A fully convertible debentures is suitable for companies that do not have an established track record. Also, this conversion leads to an increase in equity capital. Moreover, these instruments are quite popular among investors.
Partially Convertible Debenture
The company can convert only some portion of these partially convertible debentures into equity shares of the company on the expiry of the specified period. The remaining portion the holders can redeem at maturity as per the maturity period. The ratio of conversion is decided at the time of issue. After converting these debentures partially, the debenture holders can become the shareholders of the company to the extent of their holdings.
This instrument is suitable for companies with an established track record. The conversion also leads to lower equity capital. Thus, they are not very popular among investors.
Features of a Convertible Debentures
The following are the prominent features of a convertible debenture –
It is the actual share at which the company issues and allots to the debenture holder. There are several factors that determine the conversion price. Some of them are the current book value, market price, expected appreciation in the value of equity shares, etc. Thus, the company should not set the conversion price too low or too high. They should set at a level so that the investors gain immediately from the conversion privilege.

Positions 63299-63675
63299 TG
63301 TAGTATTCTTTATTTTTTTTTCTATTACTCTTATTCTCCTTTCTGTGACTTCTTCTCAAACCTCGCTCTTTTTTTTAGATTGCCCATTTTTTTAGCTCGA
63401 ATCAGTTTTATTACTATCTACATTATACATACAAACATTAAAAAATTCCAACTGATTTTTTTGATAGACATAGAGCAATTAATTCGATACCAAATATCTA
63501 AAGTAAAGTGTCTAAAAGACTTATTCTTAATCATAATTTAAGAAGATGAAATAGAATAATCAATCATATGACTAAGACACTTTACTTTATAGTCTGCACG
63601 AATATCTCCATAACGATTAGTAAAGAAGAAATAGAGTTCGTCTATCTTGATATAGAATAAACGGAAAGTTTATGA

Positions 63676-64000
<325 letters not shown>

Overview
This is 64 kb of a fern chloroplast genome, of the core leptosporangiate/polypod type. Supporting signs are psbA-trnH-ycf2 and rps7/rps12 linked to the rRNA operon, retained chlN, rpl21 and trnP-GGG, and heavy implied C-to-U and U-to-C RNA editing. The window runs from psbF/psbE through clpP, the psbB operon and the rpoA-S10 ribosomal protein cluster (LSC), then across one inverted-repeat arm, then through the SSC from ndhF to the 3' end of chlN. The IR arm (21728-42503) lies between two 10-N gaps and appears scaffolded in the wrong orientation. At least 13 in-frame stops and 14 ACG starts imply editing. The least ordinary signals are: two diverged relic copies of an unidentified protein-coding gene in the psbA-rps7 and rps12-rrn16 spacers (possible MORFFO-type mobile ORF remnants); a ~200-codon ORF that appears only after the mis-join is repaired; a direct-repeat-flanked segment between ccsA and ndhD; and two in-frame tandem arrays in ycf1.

The conversion ratio is the number of equity shares that the holder receives in exchange for a convertible debenture.
Quantum of Conversion
The number of debentures to convert is specified in the terms of percentage of its face value. Further, the amount to be converted is translated into the number of equity shares based on conversion price.
The conversion value is dependent on the investor’s right to receive equity shares. Thus, to arrive at the convertible value, they have to multiply the conversion ratio by the current market price per equity share.
Time of Conversion
It varies depending on the time period of debenture, which usually ranges between one year from the date of allotment to five years.